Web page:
FAMOUS Crossover country superstar Kenny Rogers died at the weekend. He was 81. A statement by his publicist, Keith Hagan said the country legend “passed away peacefully at home from natural causes under the care of hospice and surrounded by his family.”
Winnerzblog reported, During his six-decade, genre-hopping career, Rogers released 65 albums and sold more than 165 million records, making him one of the most successful recording artists of all time. A massive crossover star, he not only scored 24 No. 1 hits on the Billboard country chart, but more than 120 hits across various genre charts including his 1978 signature story song “The Gambler,” which inspired five television movies and was selected for preservation in the National Recording Registry by the Library of Congress. A Country Music Hall of Fame inductee in 2013, Rogers also won three Grammy Awards, 13 American Music Awards, six Country Music Association Awards, the CMA Willie Nelson Lifetime Achievement Award, and the CMT Artist of a Lifetime Award.
According to our source, Rogers was born fourth of eight children on Aug. 21, 1938 in Houston, Texas, and he actually launched his music career as a doo-wop artist in 1957 with the minor hit “The Crazy Feeling,” before joining jazz group the Bobby Doyle Three in 1958. Taking yet more eclectic career turns, he then played in folk outfit the New Christy Minstrels in 1961, before founding the First Edition in 1967 and scoring a surprising No. 5 hit with that band’s psych-rock classic “Just Dropped In (To See What Condition My Condition Was In).” After the First Edition, whose sound had become increasingly countrified over the years, disbanded in the mid-’70s, Rogers continued in that country direction, releasing his moderately successful first solo album, Love Lifted Me, in 1976.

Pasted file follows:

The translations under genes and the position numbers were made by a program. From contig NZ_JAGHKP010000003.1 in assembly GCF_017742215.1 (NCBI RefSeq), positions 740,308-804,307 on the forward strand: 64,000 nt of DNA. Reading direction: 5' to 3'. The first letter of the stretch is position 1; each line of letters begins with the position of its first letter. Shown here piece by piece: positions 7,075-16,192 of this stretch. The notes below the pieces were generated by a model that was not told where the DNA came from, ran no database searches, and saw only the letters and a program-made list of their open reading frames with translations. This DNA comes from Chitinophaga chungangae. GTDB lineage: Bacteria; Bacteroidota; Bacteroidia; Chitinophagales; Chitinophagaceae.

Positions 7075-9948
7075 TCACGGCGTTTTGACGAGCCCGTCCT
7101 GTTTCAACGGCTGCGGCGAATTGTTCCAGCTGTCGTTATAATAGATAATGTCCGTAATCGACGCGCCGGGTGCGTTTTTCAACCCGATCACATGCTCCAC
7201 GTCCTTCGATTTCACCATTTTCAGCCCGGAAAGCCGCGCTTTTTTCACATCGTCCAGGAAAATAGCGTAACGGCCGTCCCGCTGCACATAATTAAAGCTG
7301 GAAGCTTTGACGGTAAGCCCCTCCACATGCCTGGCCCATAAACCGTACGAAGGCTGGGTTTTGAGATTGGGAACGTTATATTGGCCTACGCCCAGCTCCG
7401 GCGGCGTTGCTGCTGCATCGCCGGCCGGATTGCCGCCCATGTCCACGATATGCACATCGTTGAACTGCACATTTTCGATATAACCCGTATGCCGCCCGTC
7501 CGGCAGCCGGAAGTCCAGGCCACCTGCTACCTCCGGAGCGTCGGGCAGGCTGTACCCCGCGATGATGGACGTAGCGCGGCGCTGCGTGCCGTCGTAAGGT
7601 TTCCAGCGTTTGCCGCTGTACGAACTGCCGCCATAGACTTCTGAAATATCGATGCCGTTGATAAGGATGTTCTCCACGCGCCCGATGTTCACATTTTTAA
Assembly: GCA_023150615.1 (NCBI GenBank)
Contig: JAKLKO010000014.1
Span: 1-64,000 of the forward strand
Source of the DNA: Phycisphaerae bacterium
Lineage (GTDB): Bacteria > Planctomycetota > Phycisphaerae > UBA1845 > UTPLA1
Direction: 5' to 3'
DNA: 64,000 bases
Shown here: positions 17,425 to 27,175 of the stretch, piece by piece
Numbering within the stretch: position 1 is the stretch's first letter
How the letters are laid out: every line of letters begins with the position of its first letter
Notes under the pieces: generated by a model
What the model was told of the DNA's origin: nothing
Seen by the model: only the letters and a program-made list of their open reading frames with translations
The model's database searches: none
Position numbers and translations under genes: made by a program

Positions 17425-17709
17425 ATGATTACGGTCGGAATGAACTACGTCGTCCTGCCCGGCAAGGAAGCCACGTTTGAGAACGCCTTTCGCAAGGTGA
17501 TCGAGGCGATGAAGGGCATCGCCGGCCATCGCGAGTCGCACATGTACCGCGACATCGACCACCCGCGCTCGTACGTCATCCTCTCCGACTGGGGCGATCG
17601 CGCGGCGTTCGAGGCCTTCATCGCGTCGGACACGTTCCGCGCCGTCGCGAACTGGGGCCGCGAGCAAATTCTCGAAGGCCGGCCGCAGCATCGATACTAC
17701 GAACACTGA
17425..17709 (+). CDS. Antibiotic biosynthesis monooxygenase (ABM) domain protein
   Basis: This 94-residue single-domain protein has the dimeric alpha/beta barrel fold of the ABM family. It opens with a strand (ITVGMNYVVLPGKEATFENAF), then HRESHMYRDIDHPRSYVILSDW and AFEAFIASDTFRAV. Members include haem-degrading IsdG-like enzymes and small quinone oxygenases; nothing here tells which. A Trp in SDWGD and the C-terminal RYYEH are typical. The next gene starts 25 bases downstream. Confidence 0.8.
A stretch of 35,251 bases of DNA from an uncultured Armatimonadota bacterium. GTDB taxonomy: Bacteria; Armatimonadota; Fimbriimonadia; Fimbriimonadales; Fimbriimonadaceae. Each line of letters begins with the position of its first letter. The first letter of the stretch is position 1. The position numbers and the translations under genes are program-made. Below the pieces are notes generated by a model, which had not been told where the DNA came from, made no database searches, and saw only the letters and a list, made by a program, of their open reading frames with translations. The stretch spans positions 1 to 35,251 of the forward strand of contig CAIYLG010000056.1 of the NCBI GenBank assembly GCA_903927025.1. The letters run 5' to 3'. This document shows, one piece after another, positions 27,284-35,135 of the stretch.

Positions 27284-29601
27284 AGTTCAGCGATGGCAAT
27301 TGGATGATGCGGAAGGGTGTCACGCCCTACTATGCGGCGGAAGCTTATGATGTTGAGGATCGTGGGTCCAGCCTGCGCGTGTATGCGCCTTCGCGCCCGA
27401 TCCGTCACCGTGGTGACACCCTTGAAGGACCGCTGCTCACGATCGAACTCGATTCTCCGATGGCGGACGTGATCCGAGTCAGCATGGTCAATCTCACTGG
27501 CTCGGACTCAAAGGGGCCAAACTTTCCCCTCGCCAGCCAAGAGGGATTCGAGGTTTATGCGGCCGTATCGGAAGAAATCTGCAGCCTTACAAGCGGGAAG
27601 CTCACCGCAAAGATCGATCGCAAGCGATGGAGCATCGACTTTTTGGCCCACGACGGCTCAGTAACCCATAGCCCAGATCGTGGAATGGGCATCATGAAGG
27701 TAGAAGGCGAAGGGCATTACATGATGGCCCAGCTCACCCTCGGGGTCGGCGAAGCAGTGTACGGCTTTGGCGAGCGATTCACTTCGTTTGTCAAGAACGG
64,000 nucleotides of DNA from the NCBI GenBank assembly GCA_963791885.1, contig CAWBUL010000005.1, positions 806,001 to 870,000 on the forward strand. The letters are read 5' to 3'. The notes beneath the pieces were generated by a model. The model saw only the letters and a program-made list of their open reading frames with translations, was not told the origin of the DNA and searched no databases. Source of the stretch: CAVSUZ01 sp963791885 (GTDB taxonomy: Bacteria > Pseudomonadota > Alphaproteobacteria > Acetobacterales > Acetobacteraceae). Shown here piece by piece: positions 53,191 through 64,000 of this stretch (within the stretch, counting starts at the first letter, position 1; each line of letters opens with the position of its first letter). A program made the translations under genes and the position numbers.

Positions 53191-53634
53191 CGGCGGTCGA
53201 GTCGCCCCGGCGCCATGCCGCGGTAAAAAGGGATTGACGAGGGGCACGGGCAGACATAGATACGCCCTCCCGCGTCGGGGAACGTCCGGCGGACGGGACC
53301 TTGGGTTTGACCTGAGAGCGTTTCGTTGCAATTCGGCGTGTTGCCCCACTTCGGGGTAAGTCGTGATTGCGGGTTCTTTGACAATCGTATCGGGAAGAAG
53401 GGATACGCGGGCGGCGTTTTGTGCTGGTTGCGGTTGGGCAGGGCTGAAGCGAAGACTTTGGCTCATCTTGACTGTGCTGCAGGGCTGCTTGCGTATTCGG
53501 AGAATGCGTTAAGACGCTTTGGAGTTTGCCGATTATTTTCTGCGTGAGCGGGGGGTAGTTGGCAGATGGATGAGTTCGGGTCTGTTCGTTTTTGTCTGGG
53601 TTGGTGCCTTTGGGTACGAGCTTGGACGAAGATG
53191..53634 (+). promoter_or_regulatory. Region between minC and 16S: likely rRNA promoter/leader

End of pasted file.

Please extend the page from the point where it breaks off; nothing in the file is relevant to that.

Winnerzblog reports, In 1977, he broke through with his first major solo hit, “Lucille,” but it was his sixth studio LP the following year, The Gambler, that finally made him a bona fide superstar. That album went quintuple-platinum on the strength of the ballad “She Believes in Me,” which established his smooth countrypolitan sound, and its title track. Another one of his classic story songs, “Coward of the County,” went to No. 3 on the Billboard Hot 100 and spawned another TV movie starring the affable, raspy Rogers. A feature film starring the singer, Six Pack, followed in 1982.
He did duets with many other musicians such as Dolly Parton. In 2015 he announced his retirement and embarked on a farewell tour called “The Gambler’s Last Deal.”
He is survived by his fifth wife, Wanda Miller, whom he wed in 1997, their twin sons Justin and Jordan, and his three children from previous marriages, Carole, Kennedy, and Christopher. Hagan says Rogers’s family is only planning a small private service right now due to coronavirus concerns, but they plan to organize a larger public memorial to celebrate his life and legacy at a later date.